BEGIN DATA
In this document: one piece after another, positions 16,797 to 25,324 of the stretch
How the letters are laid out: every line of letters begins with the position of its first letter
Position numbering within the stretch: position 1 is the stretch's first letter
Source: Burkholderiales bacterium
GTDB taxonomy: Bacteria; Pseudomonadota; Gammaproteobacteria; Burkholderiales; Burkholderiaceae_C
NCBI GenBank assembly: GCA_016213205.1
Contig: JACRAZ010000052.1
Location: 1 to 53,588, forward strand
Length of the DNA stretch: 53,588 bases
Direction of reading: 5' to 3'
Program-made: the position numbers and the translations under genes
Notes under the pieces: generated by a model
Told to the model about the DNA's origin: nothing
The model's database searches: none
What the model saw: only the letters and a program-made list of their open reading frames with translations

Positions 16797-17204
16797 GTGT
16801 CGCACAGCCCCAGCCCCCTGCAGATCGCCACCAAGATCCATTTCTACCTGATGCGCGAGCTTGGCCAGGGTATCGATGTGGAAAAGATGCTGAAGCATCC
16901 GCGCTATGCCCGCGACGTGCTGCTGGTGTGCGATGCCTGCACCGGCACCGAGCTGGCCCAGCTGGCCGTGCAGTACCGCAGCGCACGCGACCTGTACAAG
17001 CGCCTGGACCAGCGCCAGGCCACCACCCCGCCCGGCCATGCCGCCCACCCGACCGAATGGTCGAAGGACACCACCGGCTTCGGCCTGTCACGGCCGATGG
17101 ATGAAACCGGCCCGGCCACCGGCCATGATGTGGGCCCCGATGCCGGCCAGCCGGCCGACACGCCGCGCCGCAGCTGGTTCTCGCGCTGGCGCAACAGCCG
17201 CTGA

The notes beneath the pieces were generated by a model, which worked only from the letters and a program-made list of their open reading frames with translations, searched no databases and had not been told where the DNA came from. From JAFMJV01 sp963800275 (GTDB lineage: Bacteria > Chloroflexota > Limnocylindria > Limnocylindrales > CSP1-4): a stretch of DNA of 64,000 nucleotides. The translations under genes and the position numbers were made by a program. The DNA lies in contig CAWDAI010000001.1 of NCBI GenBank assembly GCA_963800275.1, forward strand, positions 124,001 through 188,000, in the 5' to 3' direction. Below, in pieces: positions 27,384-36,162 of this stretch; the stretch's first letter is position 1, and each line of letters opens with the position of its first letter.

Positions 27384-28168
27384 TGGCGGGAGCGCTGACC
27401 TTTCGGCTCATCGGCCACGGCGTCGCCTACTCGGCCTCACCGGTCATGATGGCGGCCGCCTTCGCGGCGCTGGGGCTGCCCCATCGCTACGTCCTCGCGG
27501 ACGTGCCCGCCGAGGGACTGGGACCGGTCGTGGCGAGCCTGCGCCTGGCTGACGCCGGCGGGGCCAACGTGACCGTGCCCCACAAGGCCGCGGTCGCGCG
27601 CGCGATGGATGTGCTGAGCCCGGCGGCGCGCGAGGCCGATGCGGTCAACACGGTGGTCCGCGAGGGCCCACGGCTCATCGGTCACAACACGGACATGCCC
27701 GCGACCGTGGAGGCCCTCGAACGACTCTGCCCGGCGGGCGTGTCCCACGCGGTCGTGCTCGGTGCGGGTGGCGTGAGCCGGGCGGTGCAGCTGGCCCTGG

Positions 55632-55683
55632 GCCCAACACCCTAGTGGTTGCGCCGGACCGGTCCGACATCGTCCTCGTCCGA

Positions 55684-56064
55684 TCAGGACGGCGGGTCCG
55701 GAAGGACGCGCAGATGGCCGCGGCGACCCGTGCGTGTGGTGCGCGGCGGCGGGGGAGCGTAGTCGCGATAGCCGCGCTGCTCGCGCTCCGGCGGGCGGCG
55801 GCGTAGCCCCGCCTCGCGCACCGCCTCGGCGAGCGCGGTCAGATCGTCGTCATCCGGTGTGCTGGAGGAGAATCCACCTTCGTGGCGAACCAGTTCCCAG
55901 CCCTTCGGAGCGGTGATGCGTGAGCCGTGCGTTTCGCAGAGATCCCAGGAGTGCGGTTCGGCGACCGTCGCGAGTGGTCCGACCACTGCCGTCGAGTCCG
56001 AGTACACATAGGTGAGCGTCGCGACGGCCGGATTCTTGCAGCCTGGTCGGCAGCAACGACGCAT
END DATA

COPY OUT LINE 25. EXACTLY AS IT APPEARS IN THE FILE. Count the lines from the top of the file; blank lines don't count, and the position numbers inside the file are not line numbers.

27384 TGGCGGGAGCGCTGACC